I’ve seen this anti-miracle for myself: after a formative Florida experience at the extraordinary first-magnitude Wakulla Springs in the late 1990s, I returned to share this special place with my partner in 2015. Nostalgic for the magical glass-bottomed boat tour I had taken as a kid, I was disappointed to learn the boats weren’t running. Thanks to run-off and reduced flow, the water just isn’t clear enough most of the time. I climbed the old dive tower to peer into the 200-foot wide entrance to the massive cave at the bottom of the basin, a ghostly place that still burned bright in my memory, littered with mammoth bones and peopled by hundreds of schooling fish. What I saw instead: a lone snorkeler trying to spot a manatee who was less than 15 feet away. His family was shouting instructions down into the pool: “On your left! Ten’o’clock!” they cried. No good; the water was too dim.

And while Tampa Bay’s urban springs are smaller than their giant cousins, their struggles are, in a way, even more spectacular. Paved over, piped away, polluted, or fouled by rising salt water, they are often the first casualties of development, indicators of our vexed relationship with the water we depend upon. Many of them could be restored, their flows regaining some of their lost power to feed the bay, provide habitat, and wow us with their extraordinary beauty. But this—along with saving the big springs up north—would require us to move beyond desiring eternal youth and expecting eternal plenty. As I stand alone, shivering in the cold drizzle, a vision comes to me: maybe we should transform this lonely place into a Fountain of Elders, a vantage point where we could keep a vigil over our life-giving bay. A shrine whose waters would magically inspire outpourings of thanks to the land that has provided us so much, and floods of respect for this beautiful, fragile, utterly unique place we now call Florida. the story of water in Florida has, for so long, been a legend of ever-renewing abundance.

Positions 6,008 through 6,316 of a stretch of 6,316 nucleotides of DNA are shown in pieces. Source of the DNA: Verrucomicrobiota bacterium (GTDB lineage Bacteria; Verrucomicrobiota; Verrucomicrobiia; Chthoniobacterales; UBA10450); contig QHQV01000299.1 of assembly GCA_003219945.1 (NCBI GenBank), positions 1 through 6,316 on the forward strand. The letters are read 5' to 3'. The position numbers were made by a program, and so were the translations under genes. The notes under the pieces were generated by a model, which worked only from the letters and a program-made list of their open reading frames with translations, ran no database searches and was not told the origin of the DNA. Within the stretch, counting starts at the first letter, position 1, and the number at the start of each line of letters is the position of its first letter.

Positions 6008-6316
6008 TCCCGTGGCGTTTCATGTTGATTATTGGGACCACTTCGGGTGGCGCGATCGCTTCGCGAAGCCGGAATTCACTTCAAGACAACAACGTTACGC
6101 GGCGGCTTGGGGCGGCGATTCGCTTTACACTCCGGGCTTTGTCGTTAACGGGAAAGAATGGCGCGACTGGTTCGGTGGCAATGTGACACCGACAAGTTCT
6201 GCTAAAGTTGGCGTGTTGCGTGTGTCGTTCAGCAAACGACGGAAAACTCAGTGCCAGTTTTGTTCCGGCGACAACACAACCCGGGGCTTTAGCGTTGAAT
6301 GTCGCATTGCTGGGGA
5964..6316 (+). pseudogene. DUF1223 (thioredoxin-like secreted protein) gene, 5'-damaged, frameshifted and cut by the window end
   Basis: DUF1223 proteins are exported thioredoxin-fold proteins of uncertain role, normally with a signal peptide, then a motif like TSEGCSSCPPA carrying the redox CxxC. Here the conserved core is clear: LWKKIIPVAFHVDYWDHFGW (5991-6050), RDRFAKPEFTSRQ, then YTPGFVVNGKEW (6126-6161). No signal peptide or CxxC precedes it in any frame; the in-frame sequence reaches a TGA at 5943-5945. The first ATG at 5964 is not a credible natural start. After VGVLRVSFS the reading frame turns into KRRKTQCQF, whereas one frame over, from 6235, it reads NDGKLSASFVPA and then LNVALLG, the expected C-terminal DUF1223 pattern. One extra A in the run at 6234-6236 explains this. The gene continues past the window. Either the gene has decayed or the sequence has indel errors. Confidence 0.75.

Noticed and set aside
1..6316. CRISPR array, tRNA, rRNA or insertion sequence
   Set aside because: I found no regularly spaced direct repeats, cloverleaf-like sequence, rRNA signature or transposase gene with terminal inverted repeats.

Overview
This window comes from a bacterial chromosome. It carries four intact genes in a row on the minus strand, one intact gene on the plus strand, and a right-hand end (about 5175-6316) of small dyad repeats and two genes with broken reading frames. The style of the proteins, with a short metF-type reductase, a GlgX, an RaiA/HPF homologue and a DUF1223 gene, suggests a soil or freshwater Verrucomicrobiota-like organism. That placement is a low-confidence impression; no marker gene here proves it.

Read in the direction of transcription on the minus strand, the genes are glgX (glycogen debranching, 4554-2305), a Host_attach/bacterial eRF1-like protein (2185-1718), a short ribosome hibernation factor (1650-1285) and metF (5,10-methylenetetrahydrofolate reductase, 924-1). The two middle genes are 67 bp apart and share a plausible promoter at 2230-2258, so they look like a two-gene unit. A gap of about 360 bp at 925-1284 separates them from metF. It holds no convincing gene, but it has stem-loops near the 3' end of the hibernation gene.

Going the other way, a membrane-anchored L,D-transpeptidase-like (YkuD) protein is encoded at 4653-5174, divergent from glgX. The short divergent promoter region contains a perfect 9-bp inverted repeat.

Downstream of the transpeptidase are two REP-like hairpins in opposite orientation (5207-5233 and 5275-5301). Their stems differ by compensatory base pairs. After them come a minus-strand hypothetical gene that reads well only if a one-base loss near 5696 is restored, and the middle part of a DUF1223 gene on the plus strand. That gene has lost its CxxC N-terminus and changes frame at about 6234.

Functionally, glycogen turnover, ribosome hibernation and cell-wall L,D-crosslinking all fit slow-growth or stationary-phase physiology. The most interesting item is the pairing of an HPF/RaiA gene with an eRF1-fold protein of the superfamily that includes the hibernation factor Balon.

Yeah, that’s it: Fountain of Elders! I think, pulling up my hood for the return pilgrimage to my car. That will look great on a postcard.
click to enlarge Cover for the April 21, 2022 issue of Creative Loafing Tampa Bay. - PHOTO BY DR. AMANDA HAGOOD. DESIGN BY JACK SPATAFORA
Photo by Dr. Amanda Hagood. Design by Jack Spatafora
Cover for the April 21, 2022 issue of Creative Loafing Tampa Bay.

About The Author

Amanda Hagood

Dr. Amanda Hagood is Instructor in Animal Studies at Eckerd College in St. Petersburg, Florida where she also teaches courses in Environmental Humanities.